“Would it kill you to wear some real clothes?” she asked, lightly tossing the pan of botched food back on the stove. “Or knock?”

The man arched a single brow, and brought a loosely curled hand up, summoning a section of door in mid air, which he knocked on, before it disappeared once again.

Matriarch burst out into the center room, a much smaller rifle in hand to address the intruder. “Contact, identify yourself, now!”

Tsatse rolled her eyes. “Let it go Mattie, he snuck in behind both of us again.”

Matriarch made a robotic sighing noise and lowered her weapon. “That is no excuse.”

The man held up a hand and put Matriarch in sleep mode.

Again, Tsatse rolled her eyes. “Great. Now I’m going to have to listen to her complain about being shut out again.”

“Why do you even keep that machine, dear sister?” he asked, his deep, ethereal voice causing the very ground to vibrate, with an echo like several dozen people had spoken the same as he did.

“Who else should I trust to keep the lights on, Akrasiel?” she snipped, “You? Or are you still too preoccupied jumping between hosts?”

“You know that is not the name I go by in this world, sister,” the man replied, though she knew far better what he really was.

“I am never calling you,” she raised her fingers in air quotes, thoroughly unimpressed, “the ‘Spectre'.”

His face remained unchanged, locked in a sort of sour scowl he always seemed to have. Reminded her of some soldiers she used to know after being taken off the field for excessive violence, though she guessed that was right on the nose with Akrasiel. He only bothered to look down to ensure his feet touched the floor soundlessly, before looking right back up at her. “And what is it in a name, sister, that bothers you so?” he questioned, “You go by several, and most know you not by your given-"

“Do you give Samael the same talk when you visit him?” That cut, she saw it in his eyes. “Do you think Samael was given the option to choose his name when he was cast out?”

“This is not why I have come to you, Abaddon.” His voiced boomed, bringing the room into silence. “I do not have any conflict with my brother, he and I walk different paths, and we both serve Him in our own ways. Do not mistake His intent.”

The silence stretched between them, but somewhere in the room, she could tell the Presence was watching.

“Sister, I have come to warn you,” he said, his voice returning to a low rumble, “There is a darkness spreading on this Earth, growing from within its depths. Left unchecked, it could threaten the very fabric of the multiverse that we govern, and so soon after resolving the last major conflict of realities.” He paused a moment longer to ensure the gravity of the situation settled in, “Sister, I fear that your daughter may well become the price of this reality's survival.”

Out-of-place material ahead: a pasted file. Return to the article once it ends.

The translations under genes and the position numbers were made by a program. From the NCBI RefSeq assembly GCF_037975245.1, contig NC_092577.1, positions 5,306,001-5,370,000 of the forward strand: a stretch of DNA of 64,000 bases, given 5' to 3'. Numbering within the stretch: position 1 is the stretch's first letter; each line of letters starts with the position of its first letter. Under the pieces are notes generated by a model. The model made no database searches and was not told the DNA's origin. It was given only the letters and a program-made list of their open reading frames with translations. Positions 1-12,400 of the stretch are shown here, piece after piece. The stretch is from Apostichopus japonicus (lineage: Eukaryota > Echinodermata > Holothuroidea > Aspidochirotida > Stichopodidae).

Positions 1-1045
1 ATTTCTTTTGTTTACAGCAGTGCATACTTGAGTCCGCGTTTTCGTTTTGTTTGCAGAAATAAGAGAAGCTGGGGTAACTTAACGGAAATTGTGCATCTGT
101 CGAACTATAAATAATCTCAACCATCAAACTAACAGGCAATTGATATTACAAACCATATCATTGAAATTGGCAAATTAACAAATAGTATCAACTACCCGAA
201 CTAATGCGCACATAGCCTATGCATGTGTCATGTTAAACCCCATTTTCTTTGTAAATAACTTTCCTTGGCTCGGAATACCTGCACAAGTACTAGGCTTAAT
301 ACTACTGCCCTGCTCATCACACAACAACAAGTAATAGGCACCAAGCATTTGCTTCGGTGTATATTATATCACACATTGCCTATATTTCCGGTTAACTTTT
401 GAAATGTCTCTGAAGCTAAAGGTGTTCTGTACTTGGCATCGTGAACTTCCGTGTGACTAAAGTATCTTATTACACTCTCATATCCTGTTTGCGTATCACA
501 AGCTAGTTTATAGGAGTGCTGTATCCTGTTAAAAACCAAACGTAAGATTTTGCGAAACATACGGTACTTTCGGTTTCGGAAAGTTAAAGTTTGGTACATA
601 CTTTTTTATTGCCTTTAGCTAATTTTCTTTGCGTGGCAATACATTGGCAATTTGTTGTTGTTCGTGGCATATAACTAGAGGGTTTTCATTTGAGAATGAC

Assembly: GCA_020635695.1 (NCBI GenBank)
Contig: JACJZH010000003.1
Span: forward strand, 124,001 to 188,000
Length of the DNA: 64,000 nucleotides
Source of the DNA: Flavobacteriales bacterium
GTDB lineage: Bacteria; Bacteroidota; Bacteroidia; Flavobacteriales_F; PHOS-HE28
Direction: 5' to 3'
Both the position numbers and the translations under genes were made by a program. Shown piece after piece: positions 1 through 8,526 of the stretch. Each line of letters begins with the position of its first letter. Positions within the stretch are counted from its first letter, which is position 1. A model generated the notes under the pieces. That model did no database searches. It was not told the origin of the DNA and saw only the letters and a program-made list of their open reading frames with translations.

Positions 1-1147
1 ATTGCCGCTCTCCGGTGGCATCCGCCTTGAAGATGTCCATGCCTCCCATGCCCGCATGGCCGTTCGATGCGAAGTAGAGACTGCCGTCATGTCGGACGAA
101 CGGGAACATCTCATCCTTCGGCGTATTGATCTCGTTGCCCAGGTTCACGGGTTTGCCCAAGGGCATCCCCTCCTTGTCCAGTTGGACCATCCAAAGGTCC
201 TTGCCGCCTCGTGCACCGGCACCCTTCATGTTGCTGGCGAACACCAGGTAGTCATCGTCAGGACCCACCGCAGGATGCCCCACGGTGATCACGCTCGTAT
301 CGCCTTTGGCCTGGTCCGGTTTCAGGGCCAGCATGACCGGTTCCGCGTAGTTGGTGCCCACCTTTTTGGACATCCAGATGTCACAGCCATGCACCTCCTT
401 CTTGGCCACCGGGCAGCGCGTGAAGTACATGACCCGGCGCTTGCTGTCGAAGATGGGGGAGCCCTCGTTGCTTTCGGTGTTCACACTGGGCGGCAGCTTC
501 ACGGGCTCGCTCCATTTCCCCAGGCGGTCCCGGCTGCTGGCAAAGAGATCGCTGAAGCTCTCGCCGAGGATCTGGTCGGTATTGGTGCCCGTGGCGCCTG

Power spiked in her veins, her uncovered arms previously smoldering like coals after a fire suddenly ignited once more, rapid pulses of light shooting through her veins. “Do not threaten her in this. I am war, and if there is to be a war, I will be the one who suffers it, not her.”

“I am sorry, sister-"

“Don’t you even dare call me that again,” she growled. “You come into my home unannounced and threaten my daughter, a girl who never had a choice in the matter, and you dare to pretend we're even close enough to be considered family?” Her argument filled the air as she closed the gap, sweeping over the wall onto the couch and marching right up until she was in his face. “She doesn’t even have a father because of you! She doesn’t know anything of her origins, and you want to set her up the same way you set up Immanuel? To take the hit while you all pat your precious, beloved selves on the backs for a job well done? Is that it!?”

He locked eyes with her, and even through her wrath, she could see deep down Akrasiel felt sorrow for telling her this, so much so she was almost taken aback by how he kept a straight face. This close, even with her faded sense, she could tell he was moments away from weeping over it. It cut her heart in two.

She backed down, both of them defeated by the words said. He didn’t want to deliver this message, and she would never have been in a place to accept it. Neither would come away better from this.

“Was there anything else?” she asked, her voiced tempered down.

“Only that you are free to intervene in the way you see fit best. I will not hold you back any longer.” He began to walk away from her, his image fading with every step. “I am sorry, Abaddon. No one deserves this punishment,” his voice faded with him, “Not even Lucifer, and certainly not you.”

He faded into nothing as he hit the curtains, and the silver light she failed to noticed before faded with him, leaving her and the still silent Matriarch bathed in dull gold. She managed a deep breath, watching as her curse simmered back down into coals before moving to Matriarch to bring her back online.